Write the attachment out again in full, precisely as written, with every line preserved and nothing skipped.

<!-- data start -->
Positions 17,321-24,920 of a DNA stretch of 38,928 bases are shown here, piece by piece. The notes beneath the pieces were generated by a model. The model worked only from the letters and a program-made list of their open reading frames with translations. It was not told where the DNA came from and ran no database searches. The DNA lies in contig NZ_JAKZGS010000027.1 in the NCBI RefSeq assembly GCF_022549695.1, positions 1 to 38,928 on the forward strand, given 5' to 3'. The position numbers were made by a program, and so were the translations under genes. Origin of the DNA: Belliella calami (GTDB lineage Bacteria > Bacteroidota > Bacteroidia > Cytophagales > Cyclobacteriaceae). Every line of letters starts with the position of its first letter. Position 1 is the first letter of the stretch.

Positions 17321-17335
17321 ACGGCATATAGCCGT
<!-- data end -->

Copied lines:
Positions 17,321-24,920 of a DNA stretch of 38,928 bases are shown here, piece by piece. The notes beneath the pieces were generated by a model. The model worked only from the letters and a program-made list of their open reading frames with translations. It was not told where the DNA came from and ran no database searches. The DNA lies in contig NZ_JAKZGS010000027.1 in the NCBI RefSeq assembly GCF_022549695.1, positions 1 to 38,928 on the forward strand, given 5' to 3'. The position numbers were made by a program, and so were the translations under genes. Origin of the DNA: Belliella calami (GTDB lineage Bacteria > Bacteroidota > Bacteroidia > Cytophagales > Cyclobacteriaceae). Every line of letters starts with the position of its first letter. Position 1 is the first letter of the stretch.

Positions 17321-17335
17321 ACGGCATATAGCCGT